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in a real-world scenario. Epidemiological studies of MVC in populations may help to address these limitations and are the only reasonable and ethical alternative to controlled experiments outside the laboratory. However, cannabis smokers have demographic characteristics that are similar to those of other groups with a high crash risk, including youth, males, and those with a high prevalence of drugged and drunk driving (Bergeron and Paquette, 2014; Richer and Bergeron, 2009). In particular, confounding or effect modification with alcohol is an important driver-related factor that needs to be better taken into account. The bulk of the evidence available describing the association between DUIC and MVCs comes from case-control studies that evaluate the odds of a MVC by DUIC status and from culpability studies which evaluate the odds of culpability in drivers involved in collisions by DUIC status. CONCLUSION 9-3 There is substantial evidence of a statistical association between cannabis use and increased risk of motor vehicle crashes.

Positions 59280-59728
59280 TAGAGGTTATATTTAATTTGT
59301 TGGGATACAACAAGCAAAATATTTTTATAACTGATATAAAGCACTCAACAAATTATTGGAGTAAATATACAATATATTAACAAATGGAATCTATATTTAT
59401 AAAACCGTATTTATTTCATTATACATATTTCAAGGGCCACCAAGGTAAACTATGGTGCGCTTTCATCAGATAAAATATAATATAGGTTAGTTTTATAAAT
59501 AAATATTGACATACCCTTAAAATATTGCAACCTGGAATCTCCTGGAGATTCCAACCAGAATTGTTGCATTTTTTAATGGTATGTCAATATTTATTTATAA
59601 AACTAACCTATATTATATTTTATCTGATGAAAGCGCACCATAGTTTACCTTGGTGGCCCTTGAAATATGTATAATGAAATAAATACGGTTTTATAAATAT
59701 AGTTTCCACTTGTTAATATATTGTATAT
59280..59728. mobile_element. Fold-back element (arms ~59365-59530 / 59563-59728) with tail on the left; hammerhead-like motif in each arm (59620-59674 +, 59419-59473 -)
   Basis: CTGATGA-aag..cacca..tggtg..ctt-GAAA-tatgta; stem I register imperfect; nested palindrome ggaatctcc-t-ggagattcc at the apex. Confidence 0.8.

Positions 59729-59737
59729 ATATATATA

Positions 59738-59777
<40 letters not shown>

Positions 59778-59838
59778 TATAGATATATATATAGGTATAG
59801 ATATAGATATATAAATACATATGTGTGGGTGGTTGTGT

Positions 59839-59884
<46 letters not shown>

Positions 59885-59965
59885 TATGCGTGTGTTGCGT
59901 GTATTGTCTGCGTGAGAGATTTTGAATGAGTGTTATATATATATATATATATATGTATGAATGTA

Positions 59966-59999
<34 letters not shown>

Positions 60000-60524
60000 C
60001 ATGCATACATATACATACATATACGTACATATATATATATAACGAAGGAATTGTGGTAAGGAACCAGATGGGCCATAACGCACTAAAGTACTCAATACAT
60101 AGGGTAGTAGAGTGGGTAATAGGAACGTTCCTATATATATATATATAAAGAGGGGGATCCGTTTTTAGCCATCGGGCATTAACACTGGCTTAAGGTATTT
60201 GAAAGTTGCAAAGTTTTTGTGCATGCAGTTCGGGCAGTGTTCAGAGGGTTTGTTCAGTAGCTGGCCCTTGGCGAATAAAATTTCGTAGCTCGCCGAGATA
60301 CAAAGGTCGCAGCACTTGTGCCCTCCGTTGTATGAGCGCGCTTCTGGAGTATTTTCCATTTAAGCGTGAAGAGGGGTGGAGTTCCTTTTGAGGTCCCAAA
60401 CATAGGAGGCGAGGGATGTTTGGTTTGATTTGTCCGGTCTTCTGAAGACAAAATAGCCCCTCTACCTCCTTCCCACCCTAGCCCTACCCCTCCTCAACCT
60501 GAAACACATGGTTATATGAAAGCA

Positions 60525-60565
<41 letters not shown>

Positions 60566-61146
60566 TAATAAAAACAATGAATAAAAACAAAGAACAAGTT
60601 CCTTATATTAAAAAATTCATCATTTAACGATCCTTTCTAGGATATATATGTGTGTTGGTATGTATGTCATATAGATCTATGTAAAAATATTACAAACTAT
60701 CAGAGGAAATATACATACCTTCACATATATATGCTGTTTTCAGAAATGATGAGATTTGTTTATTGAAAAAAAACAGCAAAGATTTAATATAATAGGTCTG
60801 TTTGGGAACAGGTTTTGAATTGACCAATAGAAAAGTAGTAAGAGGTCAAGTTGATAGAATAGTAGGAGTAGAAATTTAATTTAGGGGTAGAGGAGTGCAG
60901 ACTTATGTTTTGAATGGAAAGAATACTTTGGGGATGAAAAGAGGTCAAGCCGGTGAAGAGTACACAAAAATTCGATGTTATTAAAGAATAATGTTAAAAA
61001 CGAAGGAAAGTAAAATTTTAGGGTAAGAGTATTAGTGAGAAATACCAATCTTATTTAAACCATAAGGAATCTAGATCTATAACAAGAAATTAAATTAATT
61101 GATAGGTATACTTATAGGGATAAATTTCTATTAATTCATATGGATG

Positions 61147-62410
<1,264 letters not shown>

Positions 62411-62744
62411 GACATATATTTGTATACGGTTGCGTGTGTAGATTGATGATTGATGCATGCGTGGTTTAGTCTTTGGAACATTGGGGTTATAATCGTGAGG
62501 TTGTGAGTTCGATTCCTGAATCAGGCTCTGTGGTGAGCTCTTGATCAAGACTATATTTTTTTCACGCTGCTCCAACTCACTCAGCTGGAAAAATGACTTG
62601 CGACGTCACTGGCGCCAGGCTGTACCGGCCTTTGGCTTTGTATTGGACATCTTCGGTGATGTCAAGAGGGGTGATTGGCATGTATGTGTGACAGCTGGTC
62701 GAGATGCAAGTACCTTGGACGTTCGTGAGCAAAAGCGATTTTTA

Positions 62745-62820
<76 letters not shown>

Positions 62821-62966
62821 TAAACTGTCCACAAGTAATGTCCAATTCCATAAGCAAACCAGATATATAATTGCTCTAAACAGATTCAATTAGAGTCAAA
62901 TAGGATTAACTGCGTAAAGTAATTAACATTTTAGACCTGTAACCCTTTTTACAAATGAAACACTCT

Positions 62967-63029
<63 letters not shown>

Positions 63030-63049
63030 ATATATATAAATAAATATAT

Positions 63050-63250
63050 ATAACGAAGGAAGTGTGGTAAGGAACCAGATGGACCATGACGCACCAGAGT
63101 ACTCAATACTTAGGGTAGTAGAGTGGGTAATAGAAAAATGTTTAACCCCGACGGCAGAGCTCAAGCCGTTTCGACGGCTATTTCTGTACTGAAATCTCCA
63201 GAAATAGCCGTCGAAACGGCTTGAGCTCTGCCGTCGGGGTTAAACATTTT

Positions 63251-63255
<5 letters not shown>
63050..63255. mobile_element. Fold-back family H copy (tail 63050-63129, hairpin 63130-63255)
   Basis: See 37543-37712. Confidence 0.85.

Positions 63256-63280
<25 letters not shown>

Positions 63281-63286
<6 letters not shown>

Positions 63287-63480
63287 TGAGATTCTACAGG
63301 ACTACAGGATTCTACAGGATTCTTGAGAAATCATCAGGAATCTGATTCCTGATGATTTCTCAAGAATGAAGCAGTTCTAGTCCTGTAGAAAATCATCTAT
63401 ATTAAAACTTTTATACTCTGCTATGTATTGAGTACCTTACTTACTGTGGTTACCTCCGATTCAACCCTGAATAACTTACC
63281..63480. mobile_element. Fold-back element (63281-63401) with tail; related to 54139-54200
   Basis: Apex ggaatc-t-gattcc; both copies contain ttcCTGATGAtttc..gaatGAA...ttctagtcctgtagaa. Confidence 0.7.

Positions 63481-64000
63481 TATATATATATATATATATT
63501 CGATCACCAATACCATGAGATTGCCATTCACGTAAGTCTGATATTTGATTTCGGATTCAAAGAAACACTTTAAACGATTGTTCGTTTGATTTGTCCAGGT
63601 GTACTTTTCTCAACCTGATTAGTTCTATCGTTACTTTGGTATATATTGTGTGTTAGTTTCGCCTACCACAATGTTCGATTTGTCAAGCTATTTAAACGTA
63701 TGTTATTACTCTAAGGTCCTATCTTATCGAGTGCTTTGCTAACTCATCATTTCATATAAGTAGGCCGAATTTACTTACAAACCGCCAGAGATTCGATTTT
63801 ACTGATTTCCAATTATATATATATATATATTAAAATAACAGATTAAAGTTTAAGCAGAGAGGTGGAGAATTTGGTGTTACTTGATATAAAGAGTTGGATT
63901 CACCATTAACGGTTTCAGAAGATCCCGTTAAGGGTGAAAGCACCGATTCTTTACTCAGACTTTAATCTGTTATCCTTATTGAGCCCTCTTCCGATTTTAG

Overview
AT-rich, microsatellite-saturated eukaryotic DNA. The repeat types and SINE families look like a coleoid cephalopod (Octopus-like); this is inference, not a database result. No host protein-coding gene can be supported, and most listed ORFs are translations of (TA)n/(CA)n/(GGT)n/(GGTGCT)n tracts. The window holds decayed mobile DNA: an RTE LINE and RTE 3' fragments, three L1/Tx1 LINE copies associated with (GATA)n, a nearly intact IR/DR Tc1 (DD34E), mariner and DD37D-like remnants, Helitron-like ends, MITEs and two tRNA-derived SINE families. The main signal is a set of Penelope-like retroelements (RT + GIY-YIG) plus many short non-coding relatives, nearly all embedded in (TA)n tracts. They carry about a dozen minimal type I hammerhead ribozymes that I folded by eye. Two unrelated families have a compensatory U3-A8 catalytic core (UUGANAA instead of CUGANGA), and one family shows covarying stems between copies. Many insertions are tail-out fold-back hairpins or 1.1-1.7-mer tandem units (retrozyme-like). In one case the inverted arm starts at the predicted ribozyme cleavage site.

OVERDOSE INJURIES AND DEATH According to the American Association of Poison Control Centers (AAPCC), 2,047 calls to position control centers in the United States made in 2014 were in response to singlesubstance exposures to cannabis, up from 1,548 such exposures in 2013 (Mowry et al., 2014, 2015) . Of these exposures, 37 were classified as having major effects, and death was the outcome in one (Mowry et al., 2015).7 However, these data do not account for overdose injuries or deaths that did not prompt calls to poison control centers. Data from the Wide-ranging Online Data for Epidemiologic Research (WONDER) database of the Center for Disease Control and Prevention indicate that in 2014 there were 16,822 deaths in the United States due to accidental poisoning by and exposure to narcotics and psychodysleptics—a broad category that includes cannabis as well as cocaine, heroin, codeine, morphine, and several other narcotics (CDC, 2016b; WHO, 2016). Due in part to the limitations of current surveillance tools and medical record coding systems, there is a limited amount of more comprehensive and precise data on the association between cannabis use and overdose injury or death. Meanwhile, the increasing availability, diversity, and potency of cannabis products create the potential for an increased risk of adverse health effects related to cannabis use, including overdose injury and death. Accidental ingestion of cannabis by young children can result in respiratory failure and coma, as noted by several case reports (Amirav et al., 2011; Appelboam and Oades, 2006; Carstairs et al., 2011), and the consumption of cannabis edibles has been identified as a contributing factor in the accidental death of at least one adolescent (HancockAllen et al., 2015). Thus, the emerging cannabis products market creates the potential for an increased risk of cannabis-related overdose injury or death, while limitations in the current clinical and public health surveillance system hinder efforts to detect, characterize, and respond to this population health issue. This section reviews the available evidence on the association between cannabis use 7